US vetoes Palestinian UN membership

The Palestinian Authority condemned the US move.

US vetoes Palestinian UN membership

The Palestinian Authority condemned the US move. "This aggressive American policy towards Palestine, its people and their legitimate rights constitutes a blatant aggression against international law and is an encouragement to the continuation of the genocidal war against our people (...), which is driving the region even further to the brink "It is driving us into the abyss," said the office of Palestinian President Mahmoud Abbas.

The rejection “will not break our will and will not stop our resolve,” said Palestinian UN envoy Rijad Mansur. "We will not stop our efforts. The state of Palestine is inevitable, it is real."

The Chinese ambassador spoke of a “sad day” and expressed his “disappointment” over the US veto. The dream of the Palestinian people has been destroyed.

The permanent Security Council member USA had made no secret of its rejection of the initiative. The UN is not the right place to recognize a Palestinian state - rather, it should emerge from an agreement between Israel and the Palestinians. The United States has repeatedly used its veto power in the past to advocate for its ally Israel.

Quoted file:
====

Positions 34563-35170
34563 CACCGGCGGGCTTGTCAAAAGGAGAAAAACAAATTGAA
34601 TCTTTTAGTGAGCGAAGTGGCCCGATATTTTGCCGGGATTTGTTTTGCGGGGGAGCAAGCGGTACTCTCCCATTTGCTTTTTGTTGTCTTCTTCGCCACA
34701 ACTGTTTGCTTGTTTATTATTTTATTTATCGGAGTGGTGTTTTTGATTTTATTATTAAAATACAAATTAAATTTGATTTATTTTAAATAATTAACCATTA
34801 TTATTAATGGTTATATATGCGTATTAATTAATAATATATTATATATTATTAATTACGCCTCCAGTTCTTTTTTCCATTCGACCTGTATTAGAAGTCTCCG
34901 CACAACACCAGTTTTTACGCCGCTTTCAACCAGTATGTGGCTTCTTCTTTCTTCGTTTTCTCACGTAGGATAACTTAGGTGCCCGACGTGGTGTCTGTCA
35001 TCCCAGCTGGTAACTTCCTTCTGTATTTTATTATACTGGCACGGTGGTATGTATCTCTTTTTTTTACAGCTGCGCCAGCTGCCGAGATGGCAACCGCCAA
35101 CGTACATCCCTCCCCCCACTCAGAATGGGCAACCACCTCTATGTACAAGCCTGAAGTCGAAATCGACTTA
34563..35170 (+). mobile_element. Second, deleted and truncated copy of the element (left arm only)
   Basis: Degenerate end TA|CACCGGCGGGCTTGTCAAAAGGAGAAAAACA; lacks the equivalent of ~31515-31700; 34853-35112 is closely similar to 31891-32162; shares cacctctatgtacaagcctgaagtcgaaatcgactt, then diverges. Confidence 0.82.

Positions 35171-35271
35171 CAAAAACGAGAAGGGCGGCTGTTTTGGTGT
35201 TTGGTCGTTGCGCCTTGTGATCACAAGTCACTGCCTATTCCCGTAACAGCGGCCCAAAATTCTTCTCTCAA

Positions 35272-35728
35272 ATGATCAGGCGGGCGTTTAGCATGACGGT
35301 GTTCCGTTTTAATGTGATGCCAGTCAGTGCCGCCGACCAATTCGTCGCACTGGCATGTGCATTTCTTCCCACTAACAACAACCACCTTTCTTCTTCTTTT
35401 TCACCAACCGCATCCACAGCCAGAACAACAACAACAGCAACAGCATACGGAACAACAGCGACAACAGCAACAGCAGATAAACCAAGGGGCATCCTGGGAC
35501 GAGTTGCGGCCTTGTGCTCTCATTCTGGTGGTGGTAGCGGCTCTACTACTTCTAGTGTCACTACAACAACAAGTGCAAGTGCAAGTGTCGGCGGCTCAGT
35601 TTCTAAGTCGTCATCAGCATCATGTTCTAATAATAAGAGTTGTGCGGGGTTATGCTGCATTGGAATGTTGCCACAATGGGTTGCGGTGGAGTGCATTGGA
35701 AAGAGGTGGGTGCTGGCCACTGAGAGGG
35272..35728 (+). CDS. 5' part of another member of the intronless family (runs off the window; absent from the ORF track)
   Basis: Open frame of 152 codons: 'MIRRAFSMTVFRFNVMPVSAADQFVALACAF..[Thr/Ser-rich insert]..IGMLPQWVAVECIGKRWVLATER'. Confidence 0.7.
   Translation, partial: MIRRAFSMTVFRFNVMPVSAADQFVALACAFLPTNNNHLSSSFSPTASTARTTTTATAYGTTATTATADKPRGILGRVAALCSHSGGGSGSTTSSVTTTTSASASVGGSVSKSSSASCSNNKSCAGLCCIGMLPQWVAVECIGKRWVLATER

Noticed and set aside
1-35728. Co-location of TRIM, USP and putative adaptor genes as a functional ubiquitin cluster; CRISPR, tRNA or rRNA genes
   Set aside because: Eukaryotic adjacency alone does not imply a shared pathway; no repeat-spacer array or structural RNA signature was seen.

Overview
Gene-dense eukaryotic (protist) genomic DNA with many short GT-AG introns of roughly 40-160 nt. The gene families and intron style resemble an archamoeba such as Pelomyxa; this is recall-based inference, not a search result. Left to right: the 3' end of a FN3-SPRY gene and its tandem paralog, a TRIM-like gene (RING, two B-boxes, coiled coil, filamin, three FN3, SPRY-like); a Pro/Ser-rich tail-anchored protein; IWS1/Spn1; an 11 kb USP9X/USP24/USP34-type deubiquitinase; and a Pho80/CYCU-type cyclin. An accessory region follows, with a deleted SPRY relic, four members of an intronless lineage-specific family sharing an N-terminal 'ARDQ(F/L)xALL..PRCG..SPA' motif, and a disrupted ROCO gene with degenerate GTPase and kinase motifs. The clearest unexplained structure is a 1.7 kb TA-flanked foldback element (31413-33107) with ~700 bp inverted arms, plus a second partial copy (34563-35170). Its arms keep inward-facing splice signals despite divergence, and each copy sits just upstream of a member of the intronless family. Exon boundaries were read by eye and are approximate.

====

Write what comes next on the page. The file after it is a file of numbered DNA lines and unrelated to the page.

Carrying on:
“The United States continues to strongly support the two-state solution,” US Deputy Ambassador Robert Wood said after the vote. The two-state solution envisages an independent Palestinian state coexisting with Israel. The vote does not reflect a rejection of a Palestinian state, but rather a recognition of the fact that it can only be achieved through "direct negotiations between the parties."

Israel had repeatedly criticized the fact that the Security Council was even discussing this proposal and called it "immoral." "Speaking to this council is like speaking to a wall," said Israeli UN Ambassador Gilad Erdan. The supportive voices would encourage Palestinians not to return to the negotiating table and "make peace almost impossible."

For a state to be admitted to the UN, a recommendation from the Security Council must first be made - with at least nine out of 15 votes and without a veto from a permanent member. The application must then be approved by the UN General Assembly with a two-thirds majority.

Palestinian UN envoy Mansour wrote to UN Secretary-General António Guterres earlier this month asking that the process of full membership for the Palestinians be resumed. The Palestinians have had observer status at the United Nations since 2012, but have been demanding full membership for years.

A majority of the 193 UN member states unilaterally recognize a Palestinian state; according to the Palestinian Authority, 137 do so. Germany does not recognize Palestine as a state, but maintains diplomatic relations with the Palestinian territories.

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